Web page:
My earliest recollections were of wooden wheeled wagons with steel rims on the outer edge of the wheel. Later, after more automobile tires and rims became available, most farmers changed to rubber tires. The rubber-tired wagons were much quieter, faster and smoother riding. Loads were not lost so often due to vibration on the rubber rigs.
With the crew in place they were ready to start threshing. There would be two wagons in the field loading and two at the thresher unloading. The others would be in transition between the field and the machine. One loaded wagon would park on each side of the machine. The one on the side where the belt was had to have a pretty gentle horse next to the belt. Otherwise the horse may get spooked by the fast moving belt.
There was a feeder conveyer that led to the throat of the thresher. With a wagon parked on each side, each man took turns throwing bundles in. They were thrown on the conveyor so that the heads went into the machine first. It was thought to do a better job of threshing if the heads went in first. The inside of the thresher looked much like a modern combine. As the bundles started into the thresher, some vertical knives slashed down to cut the twin on the bundles. Then the material went into the concaves. After that it was separated onto straw walkers and sieves. The chaff and straw went into a blower that fed into a long pipe that ended with an adjustable elbow on it. This deflected the straw down or out depending upon stack size or wind.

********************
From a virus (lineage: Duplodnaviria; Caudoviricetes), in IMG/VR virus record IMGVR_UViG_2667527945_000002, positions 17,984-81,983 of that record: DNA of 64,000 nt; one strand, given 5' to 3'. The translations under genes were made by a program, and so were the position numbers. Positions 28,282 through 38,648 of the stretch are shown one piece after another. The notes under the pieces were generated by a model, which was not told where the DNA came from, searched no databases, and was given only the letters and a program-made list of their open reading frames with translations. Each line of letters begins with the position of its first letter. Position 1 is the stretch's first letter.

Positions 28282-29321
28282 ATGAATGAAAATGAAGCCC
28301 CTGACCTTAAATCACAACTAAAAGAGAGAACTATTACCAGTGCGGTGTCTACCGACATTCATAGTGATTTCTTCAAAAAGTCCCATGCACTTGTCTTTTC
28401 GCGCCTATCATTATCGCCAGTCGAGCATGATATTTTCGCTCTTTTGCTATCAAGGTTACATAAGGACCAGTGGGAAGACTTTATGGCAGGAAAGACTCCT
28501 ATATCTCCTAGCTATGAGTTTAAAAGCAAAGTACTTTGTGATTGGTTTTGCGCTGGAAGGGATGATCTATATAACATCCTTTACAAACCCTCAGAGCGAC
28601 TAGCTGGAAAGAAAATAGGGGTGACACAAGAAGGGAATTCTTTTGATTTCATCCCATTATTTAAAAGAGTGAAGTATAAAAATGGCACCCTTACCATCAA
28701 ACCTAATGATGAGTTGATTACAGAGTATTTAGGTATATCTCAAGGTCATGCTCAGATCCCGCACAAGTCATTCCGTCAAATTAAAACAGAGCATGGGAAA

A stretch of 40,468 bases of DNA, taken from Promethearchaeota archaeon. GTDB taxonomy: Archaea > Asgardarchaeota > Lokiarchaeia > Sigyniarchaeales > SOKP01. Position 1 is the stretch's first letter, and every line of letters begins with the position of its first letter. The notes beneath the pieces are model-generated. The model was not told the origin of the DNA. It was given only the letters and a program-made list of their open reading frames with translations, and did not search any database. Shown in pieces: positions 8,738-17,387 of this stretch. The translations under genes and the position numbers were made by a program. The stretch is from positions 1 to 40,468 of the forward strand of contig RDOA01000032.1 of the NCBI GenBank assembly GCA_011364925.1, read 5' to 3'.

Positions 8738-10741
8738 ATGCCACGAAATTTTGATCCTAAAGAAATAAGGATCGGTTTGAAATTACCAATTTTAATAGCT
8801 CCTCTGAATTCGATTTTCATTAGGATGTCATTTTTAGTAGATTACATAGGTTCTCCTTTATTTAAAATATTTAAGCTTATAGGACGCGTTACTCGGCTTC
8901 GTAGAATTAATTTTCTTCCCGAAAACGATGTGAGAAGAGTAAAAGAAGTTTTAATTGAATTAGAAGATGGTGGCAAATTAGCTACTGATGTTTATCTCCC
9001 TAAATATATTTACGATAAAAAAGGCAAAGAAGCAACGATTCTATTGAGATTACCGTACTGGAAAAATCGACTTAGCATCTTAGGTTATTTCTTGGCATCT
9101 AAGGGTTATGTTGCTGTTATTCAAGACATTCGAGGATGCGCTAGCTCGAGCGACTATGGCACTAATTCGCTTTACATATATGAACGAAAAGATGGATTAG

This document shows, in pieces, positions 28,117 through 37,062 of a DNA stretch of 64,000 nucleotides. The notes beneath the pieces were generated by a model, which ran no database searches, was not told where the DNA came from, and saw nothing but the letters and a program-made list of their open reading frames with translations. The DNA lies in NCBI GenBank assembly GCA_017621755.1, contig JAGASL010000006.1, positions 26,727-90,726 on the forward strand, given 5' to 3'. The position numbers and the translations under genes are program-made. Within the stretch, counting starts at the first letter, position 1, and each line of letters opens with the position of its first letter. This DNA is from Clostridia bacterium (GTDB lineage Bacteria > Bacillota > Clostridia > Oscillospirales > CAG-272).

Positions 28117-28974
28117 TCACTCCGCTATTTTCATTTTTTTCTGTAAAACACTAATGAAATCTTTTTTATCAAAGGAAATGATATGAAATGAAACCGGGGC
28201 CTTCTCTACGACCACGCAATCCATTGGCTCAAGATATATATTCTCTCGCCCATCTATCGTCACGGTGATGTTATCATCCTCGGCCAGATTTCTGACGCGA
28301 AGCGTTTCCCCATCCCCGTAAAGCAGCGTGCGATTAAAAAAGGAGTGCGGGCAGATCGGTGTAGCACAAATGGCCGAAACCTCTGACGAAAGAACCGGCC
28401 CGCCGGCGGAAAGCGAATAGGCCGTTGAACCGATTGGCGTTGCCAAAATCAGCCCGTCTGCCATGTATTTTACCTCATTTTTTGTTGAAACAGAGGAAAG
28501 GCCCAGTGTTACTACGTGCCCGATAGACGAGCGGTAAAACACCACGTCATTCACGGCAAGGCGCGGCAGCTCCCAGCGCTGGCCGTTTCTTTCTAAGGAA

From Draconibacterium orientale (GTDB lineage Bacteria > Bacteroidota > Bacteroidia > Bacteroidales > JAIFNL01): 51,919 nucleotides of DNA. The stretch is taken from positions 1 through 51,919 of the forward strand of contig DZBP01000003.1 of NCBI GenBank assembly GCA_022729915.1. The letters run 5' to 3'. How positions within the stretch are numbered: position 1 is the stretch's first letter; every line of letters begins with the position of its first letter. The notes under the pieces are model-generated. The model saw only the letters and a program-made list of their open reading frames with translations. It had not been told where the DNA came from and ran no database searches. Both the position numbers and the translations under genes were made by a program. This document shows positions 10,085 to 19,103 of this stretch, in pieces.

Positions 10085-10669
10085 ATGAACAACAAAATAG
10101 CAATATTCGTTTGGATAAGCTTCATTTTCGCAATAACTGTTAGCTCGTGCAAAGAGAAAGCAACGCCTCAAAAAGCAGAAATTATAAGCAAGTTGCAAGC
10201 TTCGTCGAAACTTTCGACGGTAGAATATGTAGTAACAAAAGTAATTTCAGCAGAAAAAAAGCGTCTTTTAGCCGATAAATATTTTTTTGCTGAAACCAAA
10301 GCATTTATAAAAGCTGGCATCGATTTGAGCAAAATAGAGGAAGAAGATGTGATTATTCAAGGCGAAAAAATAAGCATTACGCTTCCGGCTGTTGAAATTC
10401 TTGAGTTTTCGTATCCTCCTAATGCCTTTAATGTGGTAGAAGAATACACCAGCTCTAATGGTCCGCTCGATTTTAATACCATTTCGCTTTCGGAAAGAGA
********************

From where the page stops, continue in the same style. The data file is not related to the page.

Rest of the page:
The threshed grain dropped through the sieves and was elevated up a leg to a metering bucket. This bucket was adjustable to weight. Depending upon the crop being threshed, it was set to the proper weight. Sixty lbs for wheat, forty-eight for barley and etc. When the bucket reached the proper weight it would dump and the grain would gravity feed down to a sack filler. This would hold two one hundred lb. Burlap sacks. One would fill while the other was being changed and sewed. All this was done by hand. Then the full sacks would be loaded on a flat bed truck for hauling to the elevator or to the granary. The metering bucket counted each dump so that the operator could tell how much was threshed each day. Each day they tried to see if the record could be broken.
For an idea how much was accomplished each day, I remember asking one operator how much could be done in one day. He told me that the best he had ever done was threshing oats. On one particularly good day, they had threshed almost eighteen hundred bushels. This probably involved a crew of twelve or thirteen men. Nowadays there are combines that are advertised to thresh a thousand bushels per hour and are operated by one man.

Women's role in the harvest